Sunday, May 04, 2008
CFP: "Philosophizing in/on Eastern Europe," ANGELAKI (late 2009).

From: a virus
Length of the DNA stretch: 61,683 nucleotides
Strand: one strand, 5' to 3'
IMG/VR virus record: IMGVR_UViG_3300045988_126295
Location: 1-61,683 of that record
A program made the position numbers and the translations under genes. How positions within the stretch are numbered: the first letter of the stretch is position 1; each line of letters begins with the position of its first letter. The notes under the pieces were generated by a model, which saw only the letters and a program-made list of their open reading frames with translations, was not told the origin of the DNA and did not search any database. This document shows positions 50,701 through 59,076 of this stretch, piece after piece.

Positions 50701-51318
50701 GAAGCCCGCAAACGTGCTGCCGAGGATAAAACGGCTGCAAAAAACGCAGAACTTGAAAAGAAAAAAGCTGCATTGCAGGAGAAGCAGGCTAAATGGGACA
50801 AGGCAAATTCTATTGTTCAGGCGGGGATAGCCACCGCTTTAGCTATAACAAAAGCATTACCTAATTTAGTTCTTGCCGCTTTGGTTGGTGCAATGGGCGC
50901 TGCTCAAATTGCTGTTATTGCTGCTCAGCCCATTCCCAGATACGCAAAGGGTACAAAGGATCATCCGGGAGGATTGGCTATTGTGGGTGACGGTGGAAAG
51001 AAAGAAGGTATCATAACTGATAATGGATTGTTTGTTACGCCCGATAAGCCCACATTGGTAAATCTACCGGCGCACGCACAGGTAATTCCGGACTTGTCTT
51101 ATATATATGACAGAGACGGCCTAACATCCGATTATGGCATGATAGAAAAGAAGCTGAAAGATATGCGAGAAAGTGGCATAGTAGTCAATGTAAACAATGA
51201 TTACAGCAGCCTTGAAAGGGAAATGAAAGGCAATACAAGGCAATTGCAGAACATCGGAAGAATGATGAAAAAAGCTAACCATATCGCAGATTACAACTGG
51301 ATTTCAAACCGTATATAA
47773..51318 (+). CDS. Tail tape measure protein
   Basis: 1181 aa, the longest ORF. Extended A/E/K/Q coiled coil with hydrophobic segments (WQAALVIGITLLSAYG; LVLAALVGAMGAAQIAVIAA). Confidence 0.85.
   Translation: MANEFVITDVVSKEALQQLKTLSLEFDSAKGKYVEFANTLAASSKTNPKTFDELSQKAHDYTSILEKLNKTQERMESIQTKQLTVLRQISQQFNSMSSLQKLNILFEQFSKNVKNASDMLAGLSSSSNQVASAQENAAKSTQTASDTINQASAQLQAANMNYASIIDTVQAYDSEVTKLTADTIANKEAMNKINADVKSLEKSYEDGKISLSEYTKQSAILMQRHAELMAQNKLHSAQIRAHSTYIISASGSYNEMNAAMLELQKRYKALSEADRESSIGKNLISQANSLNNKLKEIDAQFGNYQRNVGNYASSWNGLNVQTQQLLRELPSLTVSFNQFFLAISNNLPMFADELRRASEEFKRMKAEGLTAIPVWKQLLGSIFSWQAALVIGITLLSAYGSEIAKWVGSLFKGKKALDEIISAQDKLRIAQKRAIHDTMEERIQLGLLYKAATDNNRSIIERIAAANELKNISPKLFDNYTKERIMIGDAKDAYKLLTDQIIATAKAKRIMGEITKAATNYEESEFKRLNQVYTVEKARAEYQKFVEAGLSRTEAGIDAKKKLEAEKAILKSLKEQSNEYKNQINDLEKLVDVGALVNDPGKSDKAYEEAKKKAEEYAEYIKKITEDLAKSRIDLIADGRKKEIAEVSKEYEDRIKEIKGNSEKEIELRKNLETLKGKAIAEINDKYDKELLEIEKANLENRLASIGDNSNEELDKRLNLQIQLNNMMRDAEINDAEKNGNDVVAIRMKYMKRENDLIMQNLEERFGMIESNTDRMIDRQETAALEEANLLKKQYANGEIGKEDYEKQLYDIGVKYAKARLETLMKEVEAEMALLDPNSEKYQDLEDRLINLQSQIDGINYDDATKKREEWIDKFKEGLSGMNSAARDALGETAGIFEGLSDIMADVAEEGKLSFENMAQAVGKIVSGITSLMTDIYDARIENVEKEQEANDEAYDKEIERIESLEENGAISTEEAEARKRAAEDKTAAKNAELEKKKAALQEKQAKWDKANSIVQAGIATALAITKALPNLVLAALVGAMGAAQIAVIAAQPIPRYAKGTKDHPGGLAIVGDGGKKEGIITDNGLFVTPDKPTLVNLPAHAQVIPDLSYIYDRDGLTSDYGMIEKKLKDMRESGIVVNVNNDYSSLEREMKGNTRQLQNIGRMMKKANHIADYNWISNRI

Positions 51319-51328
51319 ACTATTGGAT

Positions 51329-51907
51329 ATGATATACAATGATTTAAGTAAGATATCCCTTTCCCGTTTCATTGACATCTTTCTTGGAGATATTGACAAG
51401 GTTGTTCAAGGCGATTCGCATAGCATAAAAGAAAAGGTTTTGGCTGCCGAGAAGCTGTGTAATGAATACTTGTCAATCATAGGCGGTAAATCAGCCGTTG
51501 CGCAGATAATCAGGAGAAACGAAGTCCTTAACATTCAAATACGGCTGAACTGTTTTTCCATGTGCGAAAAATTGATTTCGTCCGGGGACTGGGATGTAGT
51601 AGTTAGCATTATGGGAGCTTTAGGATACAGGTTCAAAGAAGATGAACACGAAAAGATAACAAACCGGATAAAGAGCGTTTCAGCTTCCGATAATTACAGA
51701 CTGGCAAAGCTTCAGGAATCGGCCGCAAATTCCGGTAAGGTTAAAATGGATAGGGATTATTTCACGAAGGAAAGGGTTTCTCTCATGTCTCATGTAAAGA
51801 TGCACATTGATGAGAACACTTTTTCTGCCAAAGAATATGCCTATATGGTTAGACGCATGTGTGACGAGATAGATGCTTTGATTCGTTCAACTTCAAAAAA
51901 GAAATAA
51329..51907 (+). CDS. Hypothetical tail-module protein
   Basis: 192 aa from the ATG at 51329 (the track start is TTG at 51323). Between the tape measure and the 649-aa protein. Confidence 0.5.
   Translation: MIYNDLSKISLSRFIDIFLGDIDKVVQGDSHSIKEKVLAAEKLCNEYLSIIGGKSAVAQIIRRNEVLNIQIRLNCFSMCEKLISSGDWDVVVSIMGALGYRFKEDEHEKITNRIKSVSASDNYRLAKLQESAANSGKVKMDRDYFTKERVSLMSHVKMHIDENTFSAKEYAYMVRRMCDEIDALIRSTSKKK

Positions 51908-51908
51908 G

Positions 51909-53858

Over the last several years European Union has welcomed a number of new member countries, most of which used to belong to the "Eastern bloc." While, thanks to the influence of mass-media, tourism, immigration, etc., Western Europe has come to acquire some general geographic knowledge about these countries, comparatively relatively little is known about what happens there in terms of production of knowledge and cultural artifacts, in terms of intellectual debates and marketplace of ideas. Although all of them are now part of the same "European family," there is comparatively little knowledge in the countries of the Western Europe about the cultural physiognomy of the East-European newcomers. The intellectual traffic between East and West within Europe seems to be most often one-way traffic: it is as if ideas and intelligence can only move eastwards, as though from East westwards almost nothing (intellectually valid) is to be expected or desired. As such, the face of the "new Europe" that the West most often sees is that of "le plombier polonais." The originality of thinkers such as Slavoj Žižek, Julia Kristeva, Tzvetan Todorov, Jan Patočka, Mircea Eliade, Emil Cioran or Leszek Kołakowski, who have at different times made a significant contribution to the shaping of the Western intellectual discourse, is somehow taken for granted, and the character of the world they have come from is passed over in silence. They come from nowhere - out of nothing. No significant attention is being paid to their complex backgrounds, to the specificity of their cultural origins, to the unique blend of intellectual challenges and ethical concerns that shaped their thinking, strengthened their personalities and, in the end, made them who they are. The special issue we are proposing addresses precisely this situation in an attempt to bridge this gap of intellectual communication between Eastern and Western Europe. Its plan is to map out the complex intellectual landscape, the major intellectual debates and their historical origins, as well as the current marketplace of philosophical ideas in the countries of the Eastern Europe. This issue aims at offering insights into the recent (or not so recent) history of "the East-European mind" and its many facets, as well as into what takes place philosophically right now in these places. It also seeks to point to the specific contributions that East-European thinkers might have to the shaping of a new, more comprehensive European intellectual project. More importantly, this special issue will pay special attention to what connects these countries, giving them as it does a certain "family resemblance." One important thing that these East-European newcomers to the EU have in common - despite their many cultural, linguistic, political and social differences - is the fact that all of them shared, not long ago, the same historical failure: the failure of the Communist project of Soviet inspiration. Whether you are in Prague or Budapest, Riga or Bucharest, Sofia or Warsaw, you cannot help noticing the traces of this major historical event: they are everywhere, in the public discourse as well as in the private conversations, in the ways people articulate their thoughts, in the language itself. For people living in Eastern Europe simple words such as "freedom," "human rights," "Communism," "capitalism," "left" and "right," "poverty" and "inequality" mean something different from what they do for someone who has been living in Western Europe. Much of what happens intellectually and philosophically in these places is deeply marked by the haunting memory of this historical failure of grand proportions, with its accompanying sense of immense collective suffering, frustration and bitterness. That being said, it might be precisely this failure, frustration and bitterness, that place the East-Europeans - somehow paradoxically - in a philosophically interesting and potentially creative position. It is exactly the point that Václav Havel made in a speech in 1990. For him, the failed Soviet system left behind "a legacy of countless dead, an infinite spectrum of human suffering, profound economic decline, and above all enormous human humiliation. [.] At the same time, however unintentionally, . it has given us something positive: a special capacity to look, from time to time, somewhat further than someone who has not undergone this bitter experience. A person who cannot move and live a normal life because he is pinned under a boulder has more time to think about his hopes than someone who is not trapped in this way. [.] We too can offer something to you: our experience and the knowledge that has come from it." The philosophizing that takes place in Eastern Europe is highly relevant today not only because it has gained some privileged access to the topics of historical failure and frailty, collective suffering and trauma, but also because it comes to bear a special relationship with the notions of hope and political renewal, ethical openness and the reinvention of the human. We invite submissions dealing with the history and the current state of philosophy and the philosophically minded disciplines in the countries of the Eastern Europe, some aspects of which have been pointed to above. Interdisciplinary approaches (combining, for example, philosophy, critical theory and intellectual history) are particularly encouraged. Submission Guidelines: Deadline for submissions: May 1, 2009 Length: 5000-7000 words You can submit your contributions to: firstname.lastname@example.org (with "For the Angelaki issue" in the subject line). Please allow at least 4-6 months for the review process and editorial decisions. Receipt of materials will be confirmed by email in a matter of days. Unless otherwise stated in this Call for Papers, the Instructions for Authors on the journal's webpage are adopted for this issue: http://www.tandf.co.uk/journals/journal.asp?issn=0969-725x&linktype=44.